Two-time Tour de France winner Laurent Fignon has advanced cancer in the digestive system and is undergoing chemotherapy, the former cyclist announced.
"Two months ago, I was diagnosed with cancer of the digestive tract," Fignon said in an interview broadcast with Europe-1 radio on Thursday. "I started chemotherapy two weeks ago. It's going well." Fignon added that he will undergo more tests after the Tour de France.
French newspaper Le Parisien also quotes him as saying that the cancer is advanced.
Not caused by performance enhancing drugs
Fignon said doctors told him the cancer was unlikely to have been caused by the performance enhancing products he took during his career.
Fignon has written a book, "We were Young and Carefree," in which he describes his use of amphetamines and cortisone. "I don't know whether or not that played a role," Fignon said.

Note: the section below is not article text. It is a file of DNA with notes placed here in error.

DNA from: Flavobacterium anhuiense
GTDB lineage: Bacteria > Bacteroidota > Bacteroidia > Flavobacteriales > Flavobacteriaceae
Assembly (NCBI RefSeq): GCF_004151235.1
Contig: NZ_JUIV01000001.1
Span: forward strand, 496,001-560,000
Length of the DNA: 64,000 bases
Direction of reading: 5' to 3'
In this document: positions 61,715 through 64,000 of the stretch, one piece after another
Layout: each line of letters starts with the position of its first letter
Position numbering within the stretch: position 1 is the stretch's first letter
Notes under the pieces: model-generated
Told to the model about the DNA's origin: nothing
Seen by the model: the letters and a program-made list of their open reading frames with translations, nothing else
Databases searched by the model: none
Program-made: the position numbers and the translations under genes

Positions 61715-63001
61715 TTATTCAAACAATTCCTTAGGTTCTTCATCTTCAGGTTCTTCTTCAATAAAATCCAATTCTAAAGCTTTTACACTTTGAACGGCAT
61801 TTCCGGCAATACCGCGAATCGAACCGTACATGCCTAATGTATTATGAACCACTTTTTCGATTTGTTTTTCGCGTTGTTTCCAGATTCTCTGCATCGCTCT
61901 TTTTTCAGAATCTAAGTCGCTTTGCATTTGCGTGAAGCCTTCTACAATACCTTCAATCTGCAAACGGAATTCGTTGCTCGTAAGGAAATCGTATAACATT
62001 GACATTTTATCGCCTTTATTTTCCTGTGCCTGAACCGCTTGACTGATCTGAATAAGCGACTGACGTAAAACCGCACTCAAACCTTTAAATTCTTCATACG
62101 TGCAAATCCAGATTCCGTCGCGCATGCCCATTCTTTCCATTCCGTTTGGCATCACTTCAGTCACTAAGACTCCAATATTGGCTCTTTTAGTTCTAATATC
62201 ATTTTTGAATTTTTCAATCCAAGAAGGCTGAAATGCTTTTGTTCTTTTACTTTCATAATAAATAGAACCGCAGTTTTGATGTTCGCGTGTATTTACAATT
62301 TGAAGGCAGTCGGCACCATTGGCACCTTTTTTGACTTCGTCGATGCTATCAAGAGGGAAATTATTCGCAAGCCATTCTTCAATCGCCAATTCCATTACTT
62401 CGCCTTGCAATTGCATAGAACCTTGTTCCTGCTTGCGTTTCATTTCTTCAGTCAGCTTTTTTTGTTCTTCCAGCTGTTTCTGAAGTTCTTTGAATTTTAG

"I don't know at all. It's impossible to say, yes or no. According to the doctors, apparently not." The 48-year-old Frenchman won the Tour in 1983 and 1984 and several other prestigious cycling races during his career.
Fignon said that all cyclists of his generation used similar drugs, an accusation that drew criticism from other former French riders.
"It's too easy today to imagine that it's because it's a cyclist that it's necessarily because he doped that he is sick," Laurent Jalabert, a former top French cyclist, told RTL radio on Friday.
Bernard Hinault, a five-time Tour de France winner, also was critical of Fignon's allegations of widespread doping in cycling.
Armstrong wishes him well
"Just because he (Fignon) did it does not mean that the others
did it. It's always the same thing. That has to stop," Hinault told
the same station.
Despite their differences with Fignon's opinion, Hinault and
Jalabert both offered their support for his struggle with cancer.
So did Lance Armstrong. The cancer survivor and seven-time Tour
champion sent his best wishes to Fignon in a Twitter post, calling
the Frenchman "a friend, a great man, and a cycling legend." -(Sapa, June 2009).